- The Washington Times - Tuesday, September 24, 2019

New York Gov. Andrew Cuomo said Tuesday that he plans to discuss marijuana legalization with counterparts in neighboring states to ensure they are on the same page moving forward.

Mr. Cuomo, a Democrat, said during a radio interview that he intends to talk about legalizing recreational marijuana during upcoming meetings with the governors of Connecticut and New Jersey.

“Everyone is talking about legalizing marijuana,” Mr. Cuomo said on Long Island News Radio. “Jersey’s talking about it, New York’s talking about it, Connecticut’s been talking about it. For one state to do it, it makes no sense if the neighboring state has a totally different policy because you then just incentivize people to drive over the border and buy it there, right?”

“We are serious in this state about legalizing recreational use of marijuana, but it has to be done right and protected, and I want to start with Connecticut and see if there’s not an openness to come up with common parameters on a policy,” Mr. Cuomo said later during the interview. “Otherwise, it’s counterproductive, as I said before, people drive across the border, they buy a better product, or they buy a cheaper product, or they buy marijuana with more THC, or they buy marijuana that comes in a different form, and now you have people driving and possibly smoking marijuana at the same time.”

Mr. Cuomo said he plans to discuss legalization with Connecticut Gov. Ned Lamont on Wednesday and later with New Jersey Gov. Phil Murphy, both fellow Democrats, the Marijuana Moment news site first reported.

A spokesperson for Mr. Lamont subsequently confirmed the governor planned to discuss marijuana legalization while meeting with Mr. Cuomo this week.

“They have discussed the issue broadly and decided that an in-person meeting made the most sense,” Max Reiss, Mr. Lamont’s director of communications, told The Washington Times. “Governor Lamont supports legalizing the recreational use of marijuana and wants to ensure any proposal that comes before the Connecticut General Assembly is thoughtful and collaborative. Connecticut and New York share borders, which is why it makes sense for them to have similar policy on an issue like this.”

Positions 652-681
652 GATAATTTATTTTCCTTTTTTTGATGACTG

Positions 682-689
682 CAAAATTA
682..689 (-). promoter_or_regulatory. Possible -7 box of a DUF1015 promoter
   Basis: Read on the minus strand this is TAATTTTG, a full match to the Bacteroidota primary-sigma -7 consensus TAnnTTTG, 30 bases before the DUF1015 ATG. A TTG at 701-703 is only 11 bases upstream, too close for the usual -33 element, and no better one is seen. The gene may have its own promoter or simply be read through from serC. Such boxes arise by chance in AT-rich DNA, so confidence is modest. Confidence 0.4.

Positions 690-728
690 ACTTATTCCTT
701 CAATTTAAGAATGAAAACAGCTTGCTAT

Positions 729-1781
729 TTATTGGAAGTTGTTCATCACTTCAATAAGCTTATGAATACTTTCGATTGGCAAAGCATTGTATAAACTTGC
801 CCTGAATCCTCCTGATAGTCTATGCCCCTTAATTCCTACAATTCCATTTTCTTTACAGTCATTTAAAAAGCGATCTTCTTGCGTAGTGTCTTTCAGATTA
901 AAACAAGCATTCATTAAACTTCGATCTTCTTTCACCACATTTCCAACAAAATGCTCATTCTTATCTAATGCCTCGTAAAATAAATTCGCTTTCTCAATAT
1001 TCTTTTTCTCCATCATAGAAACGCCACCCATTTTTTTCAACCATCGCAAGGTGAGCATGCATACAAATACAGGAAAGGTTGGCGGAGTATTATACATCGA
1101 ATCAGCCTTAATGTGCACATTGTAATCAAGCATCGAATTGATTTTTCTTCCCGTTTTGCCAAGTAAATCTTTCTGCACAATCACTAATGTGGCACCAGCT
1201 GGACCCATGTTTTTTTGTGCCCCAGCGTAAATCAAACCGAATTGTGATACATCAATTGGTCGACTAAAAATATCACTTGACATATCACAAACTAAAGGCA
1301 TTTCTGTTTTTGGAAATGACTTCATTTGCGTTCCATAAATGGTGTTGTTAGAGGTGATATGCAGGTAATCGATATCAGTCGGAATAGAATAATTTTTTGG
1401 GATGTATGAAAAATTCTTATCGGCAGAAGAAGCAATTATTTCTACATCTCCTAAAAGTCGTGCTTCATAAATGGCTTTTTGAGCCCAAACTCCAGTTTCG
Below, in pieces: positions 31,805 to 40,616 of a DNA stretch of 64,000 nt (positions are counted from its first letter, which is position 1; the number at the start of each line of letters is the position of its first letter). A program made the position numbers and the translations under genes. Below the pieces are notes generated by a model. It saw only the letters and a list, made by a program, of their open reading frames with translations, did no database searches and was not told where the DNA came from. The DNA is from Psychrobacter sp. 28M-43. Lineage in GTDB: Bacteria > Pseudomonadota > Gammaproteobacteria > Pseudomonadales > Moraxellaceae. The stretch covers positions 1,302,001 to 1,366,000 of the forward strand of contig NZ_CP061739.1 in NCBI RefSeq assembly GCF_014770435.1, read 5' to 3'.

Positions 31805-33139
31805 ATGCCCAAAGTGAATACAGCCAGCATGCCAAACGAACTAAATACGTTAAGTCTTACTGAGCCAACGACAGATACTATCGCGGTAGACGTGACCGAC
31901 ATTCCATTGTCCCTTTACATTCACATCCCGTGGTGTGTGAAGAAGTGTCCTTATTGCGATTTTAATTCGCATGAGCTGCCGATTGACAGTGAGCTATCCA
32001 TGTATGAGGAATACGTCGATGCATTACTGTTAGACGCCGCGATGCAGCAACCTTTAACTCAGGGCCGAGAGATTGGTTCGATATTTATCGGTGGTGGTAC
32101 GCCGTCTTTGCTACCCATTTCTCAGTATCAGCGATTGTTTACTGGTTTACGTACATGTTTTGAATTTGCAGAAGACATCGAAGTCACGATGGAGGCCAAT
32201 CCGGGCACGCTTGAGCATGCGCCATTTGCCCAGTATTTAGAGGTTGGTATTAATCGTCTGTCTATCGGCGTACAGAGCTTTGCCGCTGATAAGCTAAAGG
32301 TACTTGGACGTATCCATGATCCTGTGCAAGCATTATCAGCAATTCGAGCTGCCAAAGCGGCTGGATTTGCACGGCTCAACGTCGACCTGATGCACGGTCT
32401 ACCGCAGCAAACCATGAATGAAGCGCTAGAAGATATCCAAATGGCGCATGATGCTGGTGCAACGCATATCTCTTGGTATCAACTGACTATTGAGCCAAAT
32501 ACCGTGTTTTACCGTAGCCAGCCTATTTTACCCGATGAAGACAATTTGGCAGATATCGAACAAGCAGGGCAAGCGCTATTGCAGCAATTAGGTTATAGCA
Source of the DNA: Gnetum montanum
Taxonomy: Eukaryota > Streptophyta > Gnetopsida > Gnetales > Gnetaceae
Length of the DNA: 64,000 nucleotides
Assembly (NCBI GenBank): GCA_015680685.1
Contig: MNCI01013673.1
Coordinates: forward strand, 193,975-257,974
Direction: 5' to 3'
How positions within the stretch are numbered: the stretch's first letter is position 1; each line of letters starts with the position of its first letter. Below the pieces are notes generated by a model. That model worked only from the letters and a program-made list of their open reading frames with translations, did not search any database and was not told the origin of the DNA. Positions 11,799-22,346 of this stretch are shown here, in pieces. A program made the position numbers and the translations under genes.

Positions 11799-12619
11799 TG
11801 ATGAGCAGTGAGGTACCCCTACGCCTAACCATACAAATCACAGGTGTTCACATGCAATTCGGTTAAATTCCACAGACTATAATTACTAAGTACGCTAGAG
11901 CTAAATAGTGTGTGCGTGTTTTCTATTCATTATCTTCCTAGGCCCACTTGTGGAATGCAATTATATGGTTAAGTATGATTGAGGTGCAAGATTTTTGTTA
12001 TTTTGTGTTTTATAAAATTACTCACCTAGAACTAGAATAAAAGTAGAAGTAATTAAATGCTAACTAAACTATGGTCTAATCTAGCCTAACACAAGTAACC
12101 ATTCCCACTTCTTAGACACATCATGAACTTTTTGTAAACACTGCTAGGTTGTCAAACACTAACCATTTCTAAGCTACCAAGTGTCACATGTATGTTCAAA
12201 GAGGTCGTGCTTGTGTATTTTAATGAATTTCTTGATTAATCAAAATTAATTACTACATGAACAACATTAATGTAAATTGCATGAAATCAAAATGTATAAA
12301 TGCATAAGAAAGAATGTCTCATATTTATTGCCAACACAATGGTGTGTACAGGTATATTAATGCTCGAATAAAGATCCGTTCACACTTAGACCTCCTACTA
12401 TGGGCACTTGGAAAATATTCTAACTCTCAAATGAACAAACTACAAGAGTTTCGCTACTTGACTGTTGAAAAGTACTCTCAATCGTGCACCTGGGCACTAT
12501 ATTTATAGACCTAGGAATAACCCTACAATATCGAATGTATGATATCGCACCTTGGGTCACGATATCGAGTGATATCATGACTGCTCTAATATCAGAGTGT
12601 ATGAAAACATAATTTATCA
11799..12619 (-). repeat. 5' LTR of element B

A representative for Mr. Murphy’s office did not immediately return a message requesting comment.

Marijuana is federally prohibited on account of being classified as a Schedule 1 drug under the U.S. Controlled Substances Act, but most states have enacted laws legalizing its use to varying degrees, creating a patchwork of differing laws in place from coast to coast.

New York, Connecticut and New Jersey are among 33 states and D.C. that have passed laws legalizing the medicinal use of marijuana, though neither are currently included in minority of states to legalize recreational, or “adult use” marijuana. Only 10 states and the nation’s capital have enacted laws legalizing recreational marijuana, including seven where adults can legally purchase pot from licensed and regulated dispensaries: Alaska, California, Colorado, Massachusetts, Nevada, Oregon and Washington state.

The Empire State nearly legalized recreational marijuana during the most recent legislative session, but lawmakers ultimately recessed in June without reaching a deal.

“I want to make sure that we have as a major priority in next year’s legislative session, legalizing recreational marijuana,” Mr. Cuomo said during a separate interview Tuesday on WNYC, Marijuana Moment reported. “And to the extent practicable I want to see if we can coordinate with the other states because, by definition, we put together one system, New Jersey puts together another system, Connecticut puts together a third system—I don’t want competition or shopping if we can avoid it among the systems.”

• Andrew Blake can be reached at ablake@washingtontimes.com.

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